Case-finding for coeliac disease in secondary care: a prospective multicentre UK study
BACKGROUND: Coeliac disease affects 1% of the population. Despite this high prevalence, the majority of individuals are undetected. Many patients present with subtle symptoms which may also contribute to under diagnosis. Our aim was to determine the relative importance of different presenting characteristics. METHODS: Unselected gastroenterology patients referred to 4 hospitals in South Yorkshire were investigated for coeliac disease. Diagnosis was based on positive serology and the presence of villous atrophy. Odds ratios were calculated for presenting characteristics and multivariate analysis performed to identify independent risk factors. RESULTS: 4089 patients were assessed (41.5% male, mean age 55.8 ± 18.2 years); 129 had coeliac disease (3.2%, 95% CI 2.6-3.7%). Multivariate analysis of patients referred to secondary care showed family history of coeliac disease (OR 1.26, p < 0.0001), anaemia (OR 1.03, p < 0.0001) and osteoporosis (OR 1.1, p = 0.006) were independent risk factors for diagnosis of coeliac disease. When compared to population controls, diarrhoea (OR 4.1, p < 0.0001), weight loss (OR 2.7, p = 0.02), irritable bowel syndrome symptoms (OR 3.2, p = 0.005) thyroid disease (OR 4.4, p = 0.01) and diabetes (OR 3.0, p = 0.05) were also associated with increased coeliac disease risk. CONCLUSIONS: Coeliac disease accounts for 1 in 31 referrals in secondary care to unselected gastroenterology clinics. A low threshold for coeliac disease testing should be adopted.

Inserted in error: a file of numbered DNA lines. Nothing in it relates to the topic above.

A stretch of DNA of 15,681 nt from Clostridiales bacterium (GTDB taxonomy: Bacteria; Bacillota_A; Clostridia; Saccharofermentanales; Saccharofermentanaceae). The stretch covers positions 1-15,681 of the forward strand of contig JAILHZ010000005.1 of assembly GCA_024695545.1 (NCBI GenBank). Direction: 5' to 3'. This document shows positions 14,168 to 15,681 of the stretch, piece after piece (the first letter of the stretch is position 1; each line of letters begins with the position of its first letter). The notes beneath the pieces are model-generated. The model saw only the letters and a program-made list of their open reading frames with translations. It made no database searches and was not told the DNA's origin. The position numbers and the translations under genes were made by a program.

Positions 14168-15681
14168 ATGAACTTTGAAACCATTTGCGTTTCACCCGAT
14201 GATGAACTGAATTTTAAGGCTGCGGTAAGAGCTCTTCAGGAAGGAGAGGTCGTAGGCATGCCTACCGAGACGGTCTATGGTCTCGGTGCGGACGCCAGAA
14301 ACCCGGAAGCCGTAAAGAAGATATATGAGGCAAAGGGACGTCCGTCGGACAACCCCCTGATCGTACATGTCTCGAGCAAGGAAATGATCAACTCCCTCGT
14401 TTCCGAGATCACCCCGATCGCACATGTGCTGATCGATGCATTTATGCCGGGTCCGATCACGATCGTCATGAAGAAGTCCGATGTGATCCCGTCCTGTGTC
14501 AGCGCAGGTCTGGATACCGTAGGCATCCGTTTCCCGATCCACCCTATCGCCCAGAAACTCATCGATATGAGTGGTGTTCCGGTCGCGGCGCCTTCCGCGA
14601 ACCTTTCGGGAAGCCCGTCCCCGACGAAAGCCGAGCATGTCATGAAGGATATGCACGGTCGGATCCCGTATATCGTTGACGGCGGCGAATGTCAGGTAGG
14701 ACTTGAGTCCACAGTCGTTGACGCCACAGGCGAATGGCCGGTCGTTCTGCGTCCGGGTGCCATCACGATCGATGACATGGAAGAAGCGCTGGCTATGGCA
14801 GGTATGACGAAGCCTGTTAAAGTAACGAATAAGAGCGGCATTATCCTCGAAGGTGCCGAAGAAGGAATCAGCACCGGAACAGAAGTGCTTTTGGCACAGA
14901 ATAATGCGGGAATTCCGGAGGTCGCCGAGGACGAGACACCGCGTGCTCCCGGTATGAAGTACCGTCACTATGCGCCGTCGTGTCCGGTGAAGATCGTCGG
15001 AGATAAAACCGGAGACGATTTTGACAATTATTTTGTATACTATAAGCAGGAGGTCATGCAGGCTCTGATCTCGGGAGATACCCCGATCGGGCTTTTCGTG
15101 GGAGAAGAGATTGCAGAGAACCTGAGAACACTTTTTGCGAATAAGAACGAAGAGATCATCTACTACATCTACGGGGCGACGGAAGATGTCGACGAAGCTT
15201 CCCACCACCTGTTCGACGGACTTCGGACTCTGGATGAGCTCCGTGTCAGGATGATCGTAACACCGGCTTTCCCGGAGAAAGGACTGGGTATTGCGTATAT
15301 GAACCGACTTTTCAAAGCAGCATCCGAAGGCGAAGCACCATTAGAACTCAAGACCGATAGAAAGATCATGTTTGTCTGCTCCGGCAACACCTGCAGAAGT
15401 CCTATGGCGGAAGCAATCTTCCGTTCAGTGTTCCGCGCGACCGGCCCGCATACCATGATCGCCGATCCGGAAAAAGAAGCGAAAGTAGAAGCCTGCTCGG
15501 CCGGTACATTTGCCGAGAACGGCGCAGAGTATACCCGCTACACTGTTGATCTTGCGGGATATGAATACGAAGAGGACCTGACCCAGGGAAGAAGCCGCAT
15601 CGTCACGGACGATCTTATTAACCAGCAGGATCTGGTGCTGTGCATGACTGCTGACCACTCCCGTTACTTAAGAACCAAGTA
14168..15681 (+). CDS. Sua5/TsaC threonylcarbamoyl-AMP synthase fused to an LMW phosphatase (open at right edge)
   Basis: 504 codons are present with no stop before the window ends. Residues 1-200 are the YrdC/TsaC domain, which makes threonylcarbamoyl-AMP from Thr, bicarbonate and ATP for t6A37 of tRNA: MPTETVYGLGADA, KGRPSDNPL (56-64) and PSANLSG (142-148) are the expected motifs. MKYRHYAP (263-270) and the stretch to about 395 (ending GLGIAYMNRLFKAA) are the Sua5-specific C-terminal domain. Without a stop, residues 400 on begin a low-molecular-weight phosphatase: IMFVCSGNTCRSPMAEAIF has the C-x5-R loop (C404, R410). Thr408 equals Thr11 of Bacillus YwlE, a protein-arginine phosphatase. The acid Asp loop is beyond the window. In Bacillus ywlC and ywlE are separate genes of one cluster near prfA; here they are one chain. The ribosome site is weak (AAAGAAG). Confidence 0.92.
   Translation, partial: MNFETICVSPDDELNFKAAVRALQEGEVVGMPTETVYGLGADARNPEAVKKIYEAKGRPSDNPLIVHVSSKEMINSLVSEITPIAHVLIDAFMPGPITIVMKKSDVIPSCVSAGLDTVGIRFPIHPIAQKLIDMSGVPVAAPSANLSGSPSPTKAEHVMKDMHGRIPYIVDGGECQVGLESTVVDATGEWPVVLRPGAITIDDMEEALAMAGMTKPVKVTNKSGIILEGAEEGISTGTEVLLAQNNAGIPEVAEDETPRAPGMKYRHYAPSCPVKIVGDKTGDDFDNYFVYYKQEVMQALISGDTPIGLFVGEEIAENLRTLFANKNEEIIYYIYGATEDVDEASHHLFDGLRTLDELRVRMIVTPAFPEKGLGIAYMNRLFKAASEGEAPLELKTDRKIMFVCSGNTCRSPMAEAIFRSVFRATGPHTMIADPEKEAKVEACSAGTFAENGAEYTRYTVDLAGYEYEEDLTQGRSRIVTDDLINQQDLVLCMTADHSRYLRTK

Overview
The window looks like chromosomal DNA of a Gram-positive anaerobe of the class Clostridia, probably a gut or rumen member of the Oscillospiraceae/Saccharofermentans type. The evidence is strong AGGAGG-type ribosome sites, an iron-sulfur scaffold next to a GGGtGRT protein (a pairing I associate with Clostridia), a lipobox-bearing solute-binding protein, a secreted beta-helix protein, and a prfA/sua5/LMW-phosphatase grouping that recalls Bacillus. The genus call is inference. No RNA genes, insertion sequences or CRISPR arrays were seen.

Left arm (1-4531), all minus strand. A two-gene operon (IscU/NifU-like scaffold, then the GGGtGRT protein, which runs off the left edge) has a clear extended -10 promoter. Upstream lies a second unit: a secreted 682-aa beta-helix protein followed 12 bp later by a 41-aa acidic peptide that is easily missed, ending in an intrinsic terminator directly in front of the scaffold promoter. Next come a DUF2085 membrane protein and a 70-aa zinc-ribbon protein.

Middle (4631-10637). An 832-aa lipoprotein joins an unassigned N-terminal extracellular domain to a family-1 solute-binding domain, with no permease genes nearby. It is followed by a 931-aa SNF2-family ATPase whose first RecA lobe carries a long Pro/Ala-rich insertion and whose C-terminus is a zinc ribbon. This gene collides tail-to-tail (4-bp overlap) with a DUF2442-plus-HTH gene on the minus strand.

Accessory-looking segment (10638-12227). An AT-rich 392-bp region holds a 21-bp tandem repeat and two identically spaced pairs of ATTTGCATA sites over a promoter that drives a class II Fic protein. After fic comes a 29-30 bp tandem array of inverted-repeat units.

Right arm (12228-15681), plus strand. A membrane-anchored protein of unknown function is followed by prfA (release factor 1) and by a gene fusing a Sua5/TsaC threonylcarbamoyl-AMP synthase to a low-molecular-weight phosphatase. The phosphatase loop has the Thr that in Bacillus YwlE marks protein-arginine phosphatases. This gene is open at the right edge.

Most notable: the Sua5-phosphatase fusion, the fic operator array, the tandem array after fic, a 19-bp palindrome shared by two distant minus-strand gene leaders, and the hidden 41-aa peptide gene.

Dear, Keith L